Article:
04:56 GMT19 January 2021
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    A California woman is suing her former employer for firing her after she uninstalled an app on her company issued phone which tracked her location every moment. The woman claims she was being monitored even while she was not working and likened the experience to being a prisoner wearing an ankle bracelet.

    Myrna Arias has alleged in a lawsuit filed against her former employer, the money transfer firm Intermex, that her boss, John Stubits, was using the job-management app Xora to track her every move 24 hours a day, seven days a week.

    Intermex, which is based in Miami, is a wire transfer service which allows customers to easily transfer money to Central America.  Arias’ job was to travel around central California to hispanic owned bodegas and businesses to convince them to install the money transfer machines.  The app is meant to allow employers to track their employees while they are on the clock.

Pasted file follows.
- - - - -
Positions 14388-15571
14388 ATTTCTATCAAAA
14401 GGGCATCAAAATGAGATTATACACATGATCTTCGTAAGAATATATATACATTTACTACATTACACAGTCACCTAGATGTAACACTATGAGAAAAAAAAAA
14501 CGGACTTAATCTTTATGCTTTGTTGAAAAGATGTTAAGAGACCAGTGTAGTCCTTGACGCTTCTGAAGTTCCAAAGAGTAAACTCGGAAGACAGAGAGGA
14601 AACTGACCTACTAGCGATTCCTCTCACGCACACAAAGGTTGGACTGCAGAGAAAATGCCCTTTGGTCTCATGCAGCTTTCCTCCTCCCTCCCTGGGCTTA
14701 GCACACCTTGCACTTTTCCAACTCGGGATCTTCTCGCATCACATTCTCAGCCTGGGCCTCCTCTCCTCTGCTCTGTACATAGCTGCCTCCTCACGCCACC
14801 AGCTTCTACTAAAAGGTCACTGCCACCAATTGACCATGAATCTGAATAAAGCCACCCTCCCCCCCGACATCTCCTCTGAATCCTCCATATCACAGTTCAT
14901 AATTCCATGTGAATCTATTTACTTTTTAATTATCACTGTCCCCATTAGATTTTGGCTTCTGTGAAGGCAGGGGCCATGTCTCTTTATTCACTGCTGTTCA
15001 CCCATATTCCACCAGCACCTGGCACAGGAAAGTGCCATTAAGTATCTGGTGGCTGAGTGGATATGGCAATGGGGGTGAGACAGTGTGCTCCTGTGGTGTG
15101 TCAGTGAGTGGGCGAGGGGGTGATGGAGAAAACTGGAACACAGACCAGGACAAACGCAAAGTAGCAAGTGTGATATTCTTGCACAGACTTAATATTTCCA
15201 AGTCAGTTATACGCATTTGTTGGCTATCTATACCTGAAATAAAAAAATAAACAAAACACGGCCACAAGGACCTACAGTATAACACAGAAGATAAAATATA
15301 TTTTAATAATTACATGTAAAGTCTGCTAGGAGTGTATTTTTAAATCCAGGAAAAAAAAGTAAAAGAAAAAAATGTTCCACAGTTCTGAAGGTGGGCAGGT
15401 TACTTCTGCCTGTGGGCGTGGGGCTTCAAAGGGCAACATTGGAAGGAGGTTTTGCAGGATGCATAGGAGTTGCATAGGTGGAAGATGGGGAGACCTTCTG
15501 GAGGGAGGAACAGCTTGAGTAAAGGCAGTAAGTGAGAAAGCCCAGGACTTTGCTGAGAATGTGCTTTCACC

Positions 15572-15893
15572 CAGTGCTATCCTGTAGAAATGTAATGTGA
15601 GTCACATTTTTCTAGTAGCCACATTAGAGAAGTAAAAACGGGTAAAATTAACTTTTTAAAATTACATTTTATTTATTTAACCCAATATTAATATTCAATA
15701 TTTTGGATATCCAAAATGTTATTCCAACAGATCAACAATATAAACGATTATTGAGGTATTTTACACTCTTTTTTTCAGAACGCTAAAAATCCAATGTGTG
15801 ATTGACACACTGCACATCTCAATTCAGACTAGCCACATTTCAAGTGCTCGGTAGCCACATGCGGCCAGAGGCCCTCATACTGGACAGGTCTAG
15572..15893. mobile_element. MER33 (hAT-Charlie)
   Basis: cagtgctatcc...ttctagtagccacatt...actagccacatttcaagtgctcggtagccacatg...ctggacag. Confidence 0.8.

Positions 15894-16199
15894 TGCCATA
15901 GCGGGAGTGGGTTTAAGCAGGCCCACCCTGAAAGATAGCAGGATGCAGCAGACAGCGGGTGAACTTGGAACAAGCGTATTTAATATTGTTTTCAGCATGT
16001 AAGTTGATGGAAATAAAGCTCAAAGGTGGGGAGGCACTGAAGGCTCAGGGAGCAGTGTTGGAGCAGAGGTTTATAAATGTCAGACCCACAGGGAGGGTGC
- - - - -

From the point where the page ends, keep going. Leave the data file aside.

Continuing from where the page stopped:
“The app had a "clock in/out" feature which did not stop GPS monitoring, that function remained on. This is the problem about which Ms. Arias complained. Management never made mention of mileage. They would tell her co-workers and her of their driving speed, roads taken, and time spent at customer locations. Her manager made it clear that he was using the program to continuously monitor her, during company as well as personal time.” Arias’ attorney Gail Glick told Ars Technica in an email statement.

    The complaint alleges invasion of privacy, retaliation, unfair business practices, as well as other allegations. Arias is seeking over $500,000 in damages.

    When Arias initially brought her privacy concerns to Stubits, he told her that he was required to keep her phone on all day, every day.

    “After researching the app and speaking with a trainer from Xora, Plaintiff and her co-workers asked whether Intermex would be monitoring their movements while off duty. Stubits admitted that employees would be monitored while off duty and bragged that he knew how fast she was driving at specific moments ever since she installed the app on her phone. Plaintiff expressed that she had no problem with the app's GPS function during work hours, but she objected to the monitoring of her location during non-work hours and complained to Stubits that this was an invasion of her privacy. She likened the app to a prisoner's ankle bracelet and informed Stubits that his actions were illegal. Stubits replied that she should tolerate the illegal intrusion…” The complaint alleges.


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    GPS Tracking, privacy, Intermex, Myrna Arias
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